U.S. spends $43 million to build gas station in Afghanistan

WASHINGTON (MEDIA GENERAL) — An investigation found the Department of Defense cannot explain why a natural gas station in Sheberghan, Afghanistan, cost U.S. tax payers $43 million to build.

The Special Inspector General for Afghanistan Reconstruction — or SIGAR — released a report showing a special task force created to stabilize post-invasion Afghanistan wanted to build the gas station to show commercial viability for compressed natural gas stations.

“One of the most troubling aspects of this project is that the Department of Defense claims that it is unable to provide an explanation for the high cost of the project,” said John Sopko, Special Inspector General for Afghanistan Reconstruction in a letter to the Secretary of Defense.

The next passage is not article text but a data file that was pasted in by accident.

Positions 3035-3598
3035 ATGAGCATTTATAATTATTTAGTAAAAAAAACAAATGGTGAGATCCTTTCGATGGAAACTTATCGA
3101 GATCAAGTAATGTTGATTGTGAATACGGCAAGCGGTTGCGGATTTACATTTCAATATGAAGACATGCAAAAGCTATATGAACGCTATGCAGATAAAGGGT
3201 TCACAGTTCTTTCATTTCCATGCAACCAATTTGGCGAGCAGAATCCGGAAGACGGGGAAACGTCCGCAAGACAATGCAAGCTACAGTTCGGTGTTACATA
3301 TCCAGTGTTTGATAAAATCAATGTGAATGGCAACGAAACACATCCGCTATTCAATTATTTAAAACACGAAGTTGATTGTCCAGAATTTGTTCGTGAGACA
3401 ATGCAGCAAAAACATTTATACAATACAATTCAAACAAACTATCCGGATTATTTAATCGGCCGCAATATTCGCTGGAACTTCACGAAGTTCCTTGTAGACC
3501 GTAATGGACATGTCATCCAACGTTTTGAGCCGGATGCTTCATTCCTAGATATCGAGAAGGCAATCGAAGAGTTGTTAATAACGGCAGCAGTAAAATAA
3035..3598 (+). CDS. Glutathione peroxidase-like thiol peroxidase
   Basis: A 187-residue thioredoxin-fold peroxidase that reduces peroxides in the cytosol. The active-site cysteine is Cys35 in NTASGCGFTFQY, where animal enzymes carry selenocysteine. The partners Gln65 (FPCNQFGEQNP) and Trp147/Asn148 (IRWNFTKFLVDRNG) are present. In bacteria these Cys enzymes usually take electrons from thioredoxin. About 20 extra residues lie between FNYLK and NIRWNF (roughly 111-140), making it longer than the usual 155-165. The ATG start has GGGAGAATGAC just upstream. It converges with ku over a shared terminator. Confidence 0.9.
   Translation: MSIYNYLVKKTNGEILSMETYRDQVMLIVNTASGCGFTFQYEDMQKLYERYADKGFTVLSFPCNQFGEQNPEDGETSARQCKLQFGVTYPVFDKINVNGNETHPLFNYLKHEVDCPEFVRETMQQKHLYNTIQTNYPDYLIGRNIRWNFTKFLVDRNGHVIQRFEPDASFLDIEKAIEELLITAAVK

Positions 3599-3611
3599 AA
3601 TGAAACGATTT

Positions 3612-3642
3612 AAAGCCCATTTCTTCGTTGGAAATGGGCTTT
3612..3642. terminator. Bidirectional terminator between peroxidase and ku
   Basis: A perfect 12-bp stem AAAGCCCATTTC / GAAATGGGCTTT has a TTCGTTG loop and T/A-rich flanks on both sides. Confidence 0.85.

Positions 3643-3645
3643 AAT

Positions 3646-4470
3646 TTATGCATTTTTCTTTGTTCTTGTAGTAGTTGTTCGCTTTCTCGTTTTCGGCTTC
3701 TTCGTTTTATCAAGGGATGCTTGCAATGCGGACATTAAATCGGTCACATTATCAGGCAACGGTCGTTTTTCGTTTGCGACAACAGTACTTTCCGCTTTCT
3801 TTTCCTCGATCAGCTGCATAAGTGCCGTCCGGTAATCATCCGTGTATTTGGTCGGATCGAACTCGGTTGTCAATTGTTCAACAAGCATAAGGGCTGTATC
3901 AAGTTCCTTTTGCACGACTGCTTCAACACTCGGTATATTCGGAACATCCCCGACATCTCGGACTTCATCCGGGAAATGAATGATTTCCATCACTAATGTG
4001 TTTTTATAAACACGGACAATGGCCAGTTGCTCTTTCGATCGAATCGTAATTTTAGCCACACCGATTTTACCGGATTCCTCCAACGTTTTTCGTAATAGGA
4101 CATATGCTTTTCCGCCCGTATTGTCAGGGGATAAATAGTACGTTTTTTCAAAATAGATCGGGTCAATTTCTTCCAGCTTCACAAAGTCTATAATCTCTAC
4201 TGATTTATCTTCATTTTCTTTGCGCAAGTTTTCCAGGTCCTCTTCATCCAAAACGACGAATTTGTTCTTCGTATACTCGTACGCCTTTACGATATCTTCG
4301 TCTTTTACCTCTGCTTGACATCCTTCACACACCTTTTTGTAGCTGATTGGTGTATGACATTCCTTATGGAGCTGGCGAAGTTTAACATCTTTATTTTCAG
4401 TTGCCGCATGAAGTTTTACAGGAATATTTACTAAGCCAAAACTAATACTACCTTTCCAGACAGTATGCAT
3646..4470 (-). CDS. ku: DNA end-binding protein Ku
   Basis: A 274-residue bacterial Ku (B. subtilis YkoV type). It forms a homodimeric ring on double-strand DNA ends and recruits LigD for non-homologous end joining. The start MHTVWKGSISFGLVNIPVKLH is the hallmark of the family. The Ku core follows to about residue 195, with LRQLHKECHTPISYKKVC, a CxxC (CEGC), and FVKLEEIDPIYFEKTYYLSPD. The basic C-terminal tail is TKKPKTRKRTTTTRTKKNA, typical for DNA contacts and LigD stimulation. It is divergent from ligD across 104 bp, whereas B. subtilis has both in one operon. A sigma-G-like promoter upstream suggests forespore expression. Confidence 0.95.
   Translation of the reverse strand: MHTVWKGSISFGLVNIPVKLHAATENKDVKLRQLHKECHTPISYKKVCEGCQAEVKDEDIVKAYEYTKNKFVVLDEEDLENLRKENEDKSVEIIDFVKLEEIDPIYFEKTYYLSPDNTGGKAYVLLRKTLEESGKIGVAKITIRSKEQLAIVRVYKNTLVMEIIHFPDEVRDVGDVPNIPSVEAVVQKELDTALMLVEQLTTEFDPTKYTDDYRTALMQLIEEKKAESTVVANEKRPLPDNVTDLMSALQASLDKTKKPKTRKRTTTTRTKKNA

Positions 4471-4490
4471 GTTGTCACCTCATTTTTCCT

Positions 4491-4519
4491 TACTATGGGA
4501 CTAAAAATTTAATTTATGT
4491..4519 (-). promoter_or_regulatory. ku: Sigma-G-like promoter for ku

A similar project in Pakistan only cost $500,000 to build, according to the report.

According to Sopko, representatives of the Department of Defense did not deny the special inspector’s findings. Instead, they said no one can answer Sopko’s questions because the special task force that started the project closed in March 2015.

“Frankly, I find it both shocking and incredible that DOD asserts that it no longer has any knowledge about [the task force], an $800 million program that reported directly to the Office of the Secretary of Defense and only shut down a little over six months ago,” Sopko said in the letter.

Sopko said he will continue his investigation to see if the task force’s staff or contractors who built the gas station did anything criminal.

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